Monday, October 12, 2009

Wrestling and "The Four Ps"

You’re taught “The Four Ps” in Marketing 101: product, price, placement and promotion. Any effort to sell anything must address at least these four elements. There is a movement afoot to change the “placement” of college wrestling. The National Wrestling Coaches Association has proposed a plan that would move the NCAA Division I Championships to April 11 – 13 in 2013. The initial proposal also called for moving the Division II and Division III Championships back and making college wrestling a ”one semester” sport.

The proposal is driven by two concerns – the educational success of the student-athletes and more effective marketing of the sport. The arguments are that starting the season later in the year gives freshmen more time to acclimate to college life and that finishing later moves wrestling’s collegiate championship events away from directly competing against that other tournament whose name cannot be legally mentioned here without paying licensing fees to CBS or the NCAA.

For most fans this seems to be a no-brainer. But hold on – last week I received emails from several Division III coaches debating the proposal – and many of them are against moving the season. Those that are against have valid concerns – many small school wrestling teams share facilities, staff – even athletes – with other sports. For them – changing the season increases their operating budget and thus makes hanging on to their program even more tenuous.

In the current issue of Wrestling Insider Newsmagazine publisher, Bryan Van Kley, has written an excellent editorial on the subject. He offers an alternative plan and solid logic behind it. Bryan makes the case better than I can, so I urge you to pick up a copy of WIN and read his column.

Many marketers will tell you that changing one “P” without addressing the other three will not have the effect you desire. To assume that moving the season alone will popularize college wrestling is to make the most basic of marketing mistakes.

What are our goals – to have more opportunities for the current fan base to watch wrestling on television? To attract new fans to the sport? To get more kids on the mat? Attaining any one of those will spur the growth of wrestling.


This isn’t really much of an issue. Tickets to a college wrestling meet or tournament are a bargain. However, across the board, we ought to make it easier for large groups of kids to see the best that the sport has to offer.


At its core wrestling is a great product – but it’s not perfect. And it may have lost some entertainment value over the past few years. Go to youtube and watch NCAA finals matches like Randy Lewis vs. Darryl Burley or Mark Schultz vs. Ed Banach or Lincoln McIlravy vs. Gerry Abas and compare those matches to last year’s 125 pound final. What’s needed for product improvement? There are lots of suggestions – a more universal definition of stalling, a pushout rule, eliminating the riding time point. All have merit – but maybe the answer is for more coaches and athletes to recognize the value that a more aggressive style has to the sport.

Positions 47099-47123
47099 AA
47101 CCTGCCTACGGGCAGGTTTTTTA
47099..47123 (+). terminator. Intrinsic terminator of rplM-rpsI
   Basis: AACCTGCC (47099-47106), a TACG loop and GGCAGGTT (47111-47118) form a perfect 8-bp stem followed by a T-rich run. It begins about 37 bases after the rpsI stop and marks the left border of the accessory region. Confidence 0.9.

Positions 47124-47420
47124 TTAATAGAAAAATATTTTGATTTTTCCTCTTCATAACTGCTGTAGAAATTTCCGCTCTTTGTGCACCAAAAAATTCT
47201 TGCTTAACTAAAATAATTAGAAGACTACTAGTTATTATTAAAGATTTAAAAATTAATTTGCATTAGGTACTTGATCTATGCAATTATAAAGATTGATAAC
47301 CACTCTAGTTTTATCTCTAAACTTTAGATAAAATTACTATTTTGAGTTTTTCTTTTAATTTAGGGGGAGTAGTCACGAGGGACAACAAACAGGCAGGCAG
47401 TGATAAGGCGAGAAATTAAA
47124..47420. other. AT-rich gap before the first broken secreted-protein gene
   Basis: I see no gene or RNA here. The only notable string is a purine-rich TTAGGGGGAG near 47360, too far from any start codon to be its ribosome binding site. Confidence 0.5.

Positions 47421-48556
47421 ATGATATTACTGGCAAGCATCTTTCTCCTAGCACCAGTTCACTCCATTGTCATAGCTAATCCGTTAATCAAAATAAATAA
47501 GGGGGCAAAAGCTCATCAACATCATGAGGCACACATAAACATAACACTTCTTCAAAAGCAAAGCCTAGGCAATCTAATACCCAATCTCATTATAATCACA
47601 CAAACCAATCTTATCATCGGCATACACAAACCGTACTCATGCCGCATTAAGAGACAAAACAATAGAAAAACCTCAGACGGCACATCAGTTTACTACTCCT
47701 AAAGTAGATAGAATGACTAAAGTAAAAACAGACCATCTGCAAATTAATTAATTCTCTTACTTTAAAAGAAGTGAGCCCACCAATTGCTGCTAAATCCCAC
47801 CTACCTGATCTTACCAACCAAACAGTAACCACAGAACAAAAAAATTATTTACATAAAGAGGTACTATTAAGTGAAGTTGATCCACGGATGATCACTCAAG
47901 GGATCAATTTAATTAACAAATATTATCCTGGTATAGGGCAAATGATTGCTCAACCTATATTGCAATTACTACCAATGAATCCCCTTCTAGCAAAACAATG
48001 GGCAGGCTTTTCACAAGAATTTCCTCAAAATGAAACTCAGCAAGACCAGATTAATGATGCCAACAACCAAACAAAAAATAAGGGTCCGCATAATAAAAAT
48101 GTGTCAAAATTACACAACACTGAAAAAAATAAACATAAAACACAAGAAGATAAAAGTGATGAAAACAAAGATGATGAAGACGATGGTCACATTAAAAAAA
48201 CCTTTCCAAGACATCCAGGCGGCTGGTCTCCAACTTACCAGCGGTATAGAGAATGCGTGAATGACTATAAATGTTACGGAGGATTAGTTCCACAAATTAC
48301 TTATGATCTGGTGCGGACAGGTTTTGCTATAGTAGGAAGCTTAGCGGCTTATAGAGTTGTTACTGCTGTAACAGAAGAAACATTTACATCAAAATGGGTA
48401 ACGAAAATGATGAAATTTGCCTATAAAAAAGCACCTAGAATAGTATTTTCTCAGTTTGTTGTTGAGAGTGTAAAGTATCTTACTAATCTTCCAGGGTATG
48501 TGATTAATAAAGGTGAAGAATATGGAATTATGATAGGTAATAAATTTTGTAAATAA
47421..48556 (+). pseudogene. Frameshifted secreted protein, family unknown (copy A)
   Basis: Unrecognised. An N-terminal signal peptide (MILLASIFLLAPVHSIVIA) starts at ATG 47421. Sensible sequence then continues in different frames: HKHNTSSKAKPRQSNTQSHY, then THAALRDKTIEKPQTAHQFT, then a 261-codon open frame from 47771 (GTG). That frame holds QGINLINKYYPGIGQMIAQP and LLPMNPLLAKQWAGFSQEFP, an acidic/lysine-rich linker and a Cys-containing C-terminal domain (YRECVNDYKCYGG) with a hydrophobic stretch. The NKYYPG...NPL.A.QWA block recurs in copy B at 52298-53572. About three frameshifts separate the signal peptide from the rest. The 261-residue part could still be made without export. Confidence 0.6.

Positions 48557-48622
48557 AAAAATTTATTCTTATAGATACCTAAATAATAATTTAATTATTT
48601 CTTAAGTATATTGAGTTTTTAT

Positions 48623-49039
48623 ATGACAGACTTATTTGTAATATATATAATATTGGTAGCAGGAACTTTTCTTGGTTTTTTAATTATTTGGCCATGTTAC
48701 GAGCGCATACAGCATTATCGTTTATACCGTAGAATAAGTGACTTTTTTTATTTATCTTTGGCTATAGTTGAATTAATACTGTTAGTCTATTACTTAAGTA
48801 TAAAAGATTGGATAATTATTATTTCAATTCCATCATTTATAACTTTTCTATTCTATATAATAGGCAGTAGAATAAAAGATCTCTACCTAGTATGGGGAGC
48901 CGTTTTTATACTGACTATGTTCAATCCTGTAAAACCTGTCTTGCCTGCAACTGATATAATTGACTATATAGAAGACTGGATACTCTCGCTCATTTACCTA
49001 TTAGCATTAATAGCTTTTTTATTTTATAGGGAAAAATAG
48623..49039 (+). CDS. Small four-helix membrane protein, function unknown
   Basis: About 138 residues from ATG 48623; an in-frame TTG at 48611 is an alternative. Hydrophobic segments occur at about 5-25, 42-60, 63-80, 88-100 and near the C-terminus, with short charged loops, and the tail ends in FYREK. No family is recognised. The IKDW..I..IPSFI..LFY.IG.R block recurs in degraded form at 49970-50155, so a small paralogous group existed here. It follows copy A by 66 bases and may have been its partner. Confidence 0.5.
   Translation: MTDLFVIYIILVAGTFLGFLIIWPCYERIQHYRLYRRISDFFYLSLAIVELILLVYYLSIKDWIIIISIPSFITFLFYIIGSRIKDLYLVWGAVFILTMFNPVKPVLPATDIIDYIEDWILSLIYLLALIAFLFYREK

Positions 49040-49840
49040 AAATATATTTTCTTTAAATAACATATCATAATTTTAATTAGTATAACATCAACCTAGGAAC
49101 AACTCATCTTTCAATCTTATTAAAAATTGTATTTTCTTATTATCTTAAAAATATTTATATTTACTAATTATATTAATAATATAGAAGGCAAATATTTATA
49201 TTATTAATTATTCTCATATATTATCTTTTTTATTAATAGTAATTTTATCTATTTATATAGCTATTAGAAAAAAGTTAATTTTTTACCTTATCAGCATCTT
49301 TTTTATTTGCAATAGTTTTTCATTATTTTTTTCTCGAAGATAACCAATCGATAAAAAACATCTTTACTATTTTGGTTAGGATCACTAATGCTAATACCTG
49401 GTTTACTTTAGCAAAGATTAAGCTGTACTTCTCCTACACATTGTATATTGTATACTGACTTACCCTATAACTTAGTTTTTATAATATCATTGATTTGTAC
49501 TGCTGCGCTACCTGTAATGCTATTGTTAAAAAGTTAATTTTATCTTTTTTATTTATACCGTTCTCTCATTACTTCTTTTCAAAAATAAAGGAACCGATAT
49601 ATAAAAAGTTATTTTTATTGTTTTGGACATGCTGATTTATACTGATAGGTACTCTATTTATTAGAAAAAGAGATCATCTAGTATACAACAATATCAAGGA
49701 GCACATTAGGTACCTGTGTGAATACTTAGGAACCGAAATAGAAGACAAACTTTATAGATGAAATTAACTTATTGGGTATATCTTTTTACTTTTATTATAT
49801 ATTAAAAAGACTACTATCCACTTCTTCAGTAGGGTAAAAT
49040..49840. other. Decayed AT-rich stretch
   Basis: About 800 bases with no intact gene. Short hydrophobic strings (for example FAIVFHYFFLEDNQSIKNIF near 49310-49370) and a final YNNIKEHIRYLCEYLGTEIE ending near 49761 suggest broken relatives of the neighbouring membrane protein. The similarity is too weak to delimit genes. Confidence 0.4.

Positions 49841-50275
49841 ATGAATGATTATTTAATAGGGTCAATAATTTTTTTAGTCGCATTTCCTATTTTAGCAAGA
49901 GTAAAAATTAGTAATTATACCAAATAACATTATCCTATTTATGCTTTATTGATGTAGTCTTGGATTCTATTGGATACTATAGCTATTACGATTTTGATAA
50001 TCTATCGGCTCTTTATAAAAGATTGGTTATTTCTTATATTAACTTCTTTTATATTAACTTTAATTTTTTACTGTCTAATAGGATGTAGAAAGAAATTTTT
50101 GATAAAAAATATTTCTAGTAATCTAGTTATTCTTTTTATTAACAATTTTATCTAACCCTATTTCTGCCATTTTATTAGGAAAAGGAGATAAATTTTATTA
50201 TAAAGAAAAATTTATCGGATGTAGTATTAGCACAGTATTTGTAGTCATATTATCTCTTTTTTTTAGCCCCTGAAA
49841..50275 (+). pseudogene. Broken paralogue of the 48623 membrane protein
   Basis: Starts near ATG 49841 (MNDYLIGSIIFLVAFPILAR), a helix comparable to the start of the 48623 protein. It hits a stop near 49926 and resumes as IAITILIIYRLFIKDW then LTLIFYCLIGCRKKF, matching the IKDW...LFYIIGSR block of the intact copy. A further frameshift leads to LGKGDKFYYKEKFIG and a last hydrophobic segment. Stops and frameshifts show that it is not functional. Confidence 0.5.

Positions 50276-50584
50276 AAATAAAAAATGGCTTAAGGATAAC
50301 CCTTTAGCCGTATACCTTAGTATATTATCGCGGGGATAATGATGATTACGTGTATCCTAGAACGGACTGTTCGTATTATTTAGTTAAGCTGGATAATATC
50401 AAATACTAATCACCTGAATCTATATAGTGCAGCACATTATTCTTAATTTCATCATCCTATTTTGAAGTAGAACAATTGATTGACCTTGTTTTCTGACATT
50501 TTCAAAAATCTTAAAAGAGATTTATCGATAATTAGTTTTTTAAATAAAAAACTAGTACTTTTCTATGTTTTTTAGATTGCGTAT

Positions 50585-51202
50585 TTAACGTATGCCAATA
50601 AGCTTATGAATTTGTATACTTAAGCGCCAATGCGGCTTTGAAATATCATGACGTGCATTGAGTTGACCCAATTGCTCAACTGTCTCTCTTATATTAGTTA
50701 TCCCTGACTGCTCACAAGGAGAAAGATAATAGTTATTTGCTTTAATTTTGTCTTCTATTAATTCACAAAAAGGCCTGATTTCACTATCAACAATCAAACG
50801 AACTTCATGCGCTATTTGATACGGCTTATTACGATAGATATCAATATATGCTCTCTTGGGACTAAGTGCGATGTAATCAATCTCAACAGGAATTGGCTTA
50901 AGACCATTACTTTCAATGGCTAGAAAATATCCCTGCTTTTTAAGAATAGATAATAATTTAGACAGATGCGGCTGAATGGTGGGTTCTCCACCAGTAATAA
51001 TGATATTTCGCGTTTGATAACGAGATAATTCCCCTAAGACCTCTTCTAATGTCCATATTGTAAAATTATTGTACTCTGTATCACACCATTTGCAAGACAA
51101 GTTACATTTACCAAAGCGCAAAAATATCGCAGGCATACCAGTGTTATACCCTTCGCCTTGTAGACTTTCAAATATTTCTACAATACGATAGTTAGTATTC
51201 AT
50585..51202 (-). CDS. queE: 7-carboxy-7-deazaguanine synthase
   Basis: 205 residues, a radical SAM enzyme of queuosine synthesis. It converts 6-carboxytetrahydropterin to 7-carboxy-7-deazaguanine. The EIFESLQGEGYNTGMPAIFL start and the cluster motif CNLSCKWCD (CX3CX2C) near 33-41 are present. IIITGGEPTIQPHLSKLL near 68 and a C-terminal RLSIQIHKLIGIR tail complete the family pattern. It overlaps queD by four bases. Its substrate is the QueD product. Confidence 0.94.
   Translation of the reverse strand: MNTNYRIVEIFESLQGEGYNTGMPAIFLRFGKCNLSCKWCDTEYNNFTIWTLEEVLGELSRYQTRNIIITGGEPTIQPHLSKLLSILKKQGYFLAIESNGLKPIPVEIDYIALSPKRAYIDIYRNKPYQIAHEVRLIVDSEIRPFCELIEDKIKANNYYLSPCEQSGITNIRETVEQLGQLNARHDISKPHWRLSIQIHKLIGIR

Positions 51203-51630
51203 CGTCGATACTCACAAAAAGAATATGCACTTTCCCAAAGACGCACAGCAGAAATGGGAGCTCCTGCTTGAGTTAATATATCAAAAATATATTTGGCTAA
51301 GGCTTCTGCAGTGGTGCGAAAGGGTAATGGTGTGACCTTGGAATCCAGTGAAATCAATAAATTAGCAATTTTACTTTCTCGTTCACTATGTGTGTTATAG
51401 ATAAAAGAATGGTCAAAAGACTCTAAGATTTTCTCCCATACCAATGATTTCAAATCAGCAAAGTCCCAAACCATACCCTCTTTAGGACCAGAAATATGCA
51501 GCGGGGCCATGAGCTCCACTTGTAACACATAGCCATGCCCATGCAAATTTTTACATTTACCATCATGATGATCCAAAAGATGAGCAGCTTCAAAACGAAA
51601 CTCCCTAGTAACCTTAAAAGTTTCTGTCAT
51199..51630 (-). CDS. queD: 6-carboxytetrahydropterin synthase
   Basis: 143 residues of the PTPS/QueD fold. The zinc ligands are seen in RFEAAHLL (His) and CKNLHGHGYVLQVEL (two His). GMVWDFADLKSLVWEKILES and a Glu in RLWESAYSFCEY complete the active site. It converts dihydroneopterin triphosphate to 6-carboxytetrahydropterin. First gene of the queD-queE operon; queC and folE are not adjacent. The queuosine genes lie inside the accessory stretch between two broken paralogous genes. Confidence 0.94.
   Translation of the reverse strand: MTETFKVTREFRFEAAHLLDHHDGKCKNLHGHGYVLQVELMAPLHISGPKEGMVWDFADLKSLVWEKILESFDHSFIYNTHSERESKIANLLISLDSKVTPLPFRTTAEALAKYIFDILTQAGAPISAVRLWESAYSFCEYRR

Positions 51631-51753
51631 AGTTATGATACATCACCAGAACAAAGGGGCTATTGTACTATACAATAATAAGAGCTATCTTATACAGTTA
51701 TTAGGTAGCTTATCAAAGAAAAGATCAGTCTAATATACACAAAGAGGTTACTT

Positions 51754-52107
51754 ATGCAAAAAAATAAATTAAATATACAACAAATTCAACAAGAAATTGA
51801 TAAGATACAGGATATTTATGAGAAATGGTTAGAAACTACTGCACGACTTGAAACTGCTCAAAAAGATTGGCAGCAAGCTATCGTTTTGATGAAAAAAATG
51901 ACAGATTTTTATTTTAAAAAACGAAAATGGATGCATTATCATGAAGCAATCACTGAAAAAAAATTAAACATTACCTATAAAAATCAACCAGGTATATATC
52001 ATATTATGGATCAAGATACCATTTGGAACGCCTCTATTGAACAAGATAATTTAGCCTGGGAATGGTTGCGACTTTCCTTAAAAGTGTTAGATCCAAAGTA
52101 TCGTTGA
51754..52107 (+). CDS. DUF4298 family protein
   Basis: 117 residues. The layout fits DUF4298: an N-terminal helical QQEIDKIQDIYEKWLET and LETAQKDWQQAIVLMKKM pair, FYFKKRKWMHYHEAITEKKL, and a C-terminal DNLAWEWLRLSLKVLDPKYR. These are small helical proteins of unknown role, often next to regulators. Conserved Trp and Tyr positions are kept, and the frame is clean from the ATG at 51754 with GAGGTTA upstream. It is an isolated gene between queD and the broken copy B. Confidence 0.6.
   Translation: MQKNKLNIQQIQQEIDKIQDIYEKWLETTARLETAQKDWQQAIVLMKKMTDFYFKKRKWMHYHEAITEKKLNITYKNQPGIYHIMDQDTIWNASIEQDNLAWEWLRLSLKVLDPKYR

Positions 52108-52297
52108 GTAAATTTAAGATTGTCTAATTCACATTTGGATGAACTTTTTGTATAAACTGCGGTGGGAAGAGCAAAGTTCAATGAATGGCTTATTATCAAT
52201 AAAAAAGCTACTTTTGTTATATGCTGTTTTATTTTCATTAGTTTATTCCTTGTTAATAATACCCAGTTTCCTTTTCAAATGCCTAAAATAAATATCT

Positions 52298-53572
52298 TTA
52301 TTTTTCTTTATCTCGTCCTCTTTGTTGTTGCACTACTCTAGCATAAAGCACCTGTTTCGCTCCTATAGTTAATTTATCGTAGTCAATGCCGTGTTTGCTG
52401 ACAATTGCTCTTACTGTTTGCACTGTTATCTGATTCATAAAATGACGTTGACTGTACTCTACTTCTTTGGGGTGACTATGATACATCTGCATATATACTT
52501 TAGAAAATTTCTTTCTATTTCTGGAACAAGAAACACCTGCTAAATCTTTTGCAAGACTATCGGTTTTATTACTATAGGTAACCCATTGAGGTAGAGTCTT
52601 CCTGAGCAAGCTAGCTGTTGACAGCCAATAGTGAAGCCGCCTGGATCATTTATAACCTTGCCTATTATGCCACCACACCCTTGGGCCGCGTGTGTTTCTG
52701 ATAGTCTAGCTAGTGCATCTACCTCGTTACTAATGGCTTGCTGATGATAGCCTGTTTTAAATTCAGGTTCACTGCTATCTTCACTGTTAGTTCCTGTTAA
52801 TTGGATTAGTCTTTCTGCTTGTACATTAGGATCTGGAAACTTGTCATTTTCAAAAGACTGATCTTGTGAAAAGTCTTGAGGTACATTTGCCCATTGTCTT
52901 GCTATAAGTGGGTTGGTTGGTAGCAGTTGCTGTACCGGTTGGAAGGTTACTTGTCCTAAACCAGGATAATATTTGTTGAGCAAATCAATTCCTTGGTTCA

Advertising, publicity, sales and branding are all promotional elements. What is college wrestling’s “brand”? Is it – as Ed Aliverti so resoundingly proclaimed for so many years - “the world’s oldest and greatest sport”? Is it “the sport of presidents”? Is it “the sport of opportunity”? It could be any or all of those things. The brand should NOT be, as some fans like to suggest, “the minor leagues of mixed martial arts”. That’s like having Matthew McConaughey say, “Beef: you can use it in hash.”

Therein lies the real challenge – creating a unified brand for college wrestling. Wrestling is both blessed and cursed with several entities who are all trying to promote the sport, each with slightly divergent agendas. From the NWCA to USA Wrestling to the NCAA and even to Beat the Streets – everyone has a different approach. Is there a solution? Perhaps.

Could we organize “The Wrestling Promotion Council” with representatives from all governing bodies, the wrestling media, wrestling product companies – anyone that has a vested interest in the sport? Hold an organizational conference (Cedar Rapids is a very central location), develop a plan of action, raise some money and get started. Let’s not stop with changing the Division I season – let’s also get aggressive about using the other three “Ps”.

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